The purpose of this quantitative correlational research study of employees from multiple employers in the Phoenix, Arizona area, was to determine if, or to what extent, there is a correlation between an employee’s perceived fit to his or her supervisor, an employee’s perception of supervisor support, and an employee’s tenure. It is not known if, or to what extent, there is a correlation between an employee’s perceived fit to his or her supervisor, an employee’s perception of supervisor support, and an employee’s tenure. Blau’s social exchange theory and Deci & Ryan’s self-determination theory served as the theoretical foundation and Schneider’s attraction-selection-attrition (ASA) cycle provided a conceptual model for two research questions. An online survey using a convenience sampling of 123 employees employed the Eisenberger, Huntington and Sowa Survey of Perceived Organizational Support and the Cable and DeRue 3-item perceptions scale to study perceived supervisor support and person-supervisor fit, respectively. Demographic data were collected regarding tenure using an ordinal scale. A Spearman correlation analysis observed a significant positive correlation between person-supervisor fit and perceived supervisor support (rs = 0.51, p < .001). A Spearman correlation analysis found there is not a statistically significant correlation between an employee’s tenure and an employee’s perception of supervisor support. The results of this study underscore the importance of the assessment of employee and supervisor fit both at the onset as well as throughout the employment relationship.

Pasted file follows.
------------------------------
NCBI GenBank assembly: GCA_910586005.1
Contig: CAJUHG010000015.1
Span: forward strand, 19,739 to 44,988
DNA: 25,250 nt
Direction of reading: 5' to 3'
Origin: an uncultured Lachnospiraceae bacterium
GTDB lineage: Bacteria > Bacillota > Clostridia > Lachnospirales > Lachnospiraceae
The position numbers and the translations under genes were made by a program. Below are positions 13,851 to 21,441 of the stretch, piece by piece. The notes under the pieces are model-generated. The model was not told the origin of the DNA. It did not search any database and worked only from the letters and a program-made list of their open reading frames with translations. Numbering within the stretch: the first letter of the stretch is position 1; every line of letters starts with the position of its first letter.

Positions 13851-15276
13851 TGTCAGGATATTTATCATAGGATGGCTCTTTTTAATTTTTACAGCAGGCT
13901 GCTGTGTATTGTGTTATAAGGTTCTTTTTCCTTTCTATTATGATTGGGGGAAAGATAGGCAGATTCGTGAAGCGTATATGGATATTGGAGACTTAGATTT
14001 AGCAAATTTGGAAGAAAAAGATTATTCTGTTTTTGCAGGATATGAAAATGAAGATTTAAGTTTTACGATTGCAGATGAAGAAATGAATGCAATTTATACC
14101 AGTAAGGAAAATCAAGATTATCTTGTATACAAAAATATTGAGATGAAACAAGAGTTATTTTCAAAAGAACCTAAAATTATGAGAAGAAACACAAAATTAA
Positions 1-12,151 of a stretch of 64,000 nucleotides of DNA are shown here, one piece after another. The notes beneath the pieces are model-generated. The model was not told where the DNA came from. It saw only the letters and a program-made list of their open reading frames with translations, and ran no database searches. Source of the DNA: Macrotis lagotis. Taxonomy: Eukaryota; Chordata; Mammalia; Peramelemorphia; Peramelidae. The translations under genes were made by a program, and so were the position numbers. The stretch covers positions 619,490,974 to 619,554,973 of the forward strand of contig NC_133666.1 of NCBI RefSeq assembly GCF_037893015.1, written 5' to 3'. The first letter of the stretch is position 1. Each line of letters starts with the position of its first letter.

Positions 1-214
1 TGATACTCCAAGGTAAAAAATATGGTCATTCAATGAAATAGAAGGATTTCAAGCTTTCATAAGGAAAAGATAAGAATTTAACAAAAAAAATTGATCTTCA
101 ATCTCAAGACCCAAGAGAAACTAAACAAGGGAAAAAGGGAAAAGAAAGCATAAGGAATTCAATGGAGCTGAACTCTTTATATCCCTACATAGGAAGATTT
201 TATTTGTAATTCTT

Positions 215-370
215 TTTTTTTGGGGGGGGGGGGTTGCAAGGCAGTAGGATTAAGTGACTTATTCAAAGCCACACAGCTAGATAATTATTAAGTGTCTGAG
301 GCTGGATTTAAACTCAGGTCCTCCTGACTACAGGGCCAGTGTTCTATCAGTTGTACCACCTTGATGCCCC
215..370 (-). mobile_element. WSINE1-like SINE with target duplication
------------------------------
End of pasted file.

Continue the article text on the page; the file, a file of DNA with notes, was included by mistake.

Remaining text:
|Commitee:||Stimpson, Matthew, Larkey, Frank|
|School:||Grand Canyon University|
|Department:||College of Doctoral Studies|
|School Location:||United States -- Arizona|
|Source:||DAI-A 81/4(E), Dissertation Abstracts International|
|Subjects:||Occupational psychology, Organizational behavior, Management|
|Keywords:||Perceived supervisor support, Person-supervisor fit, Tenure|
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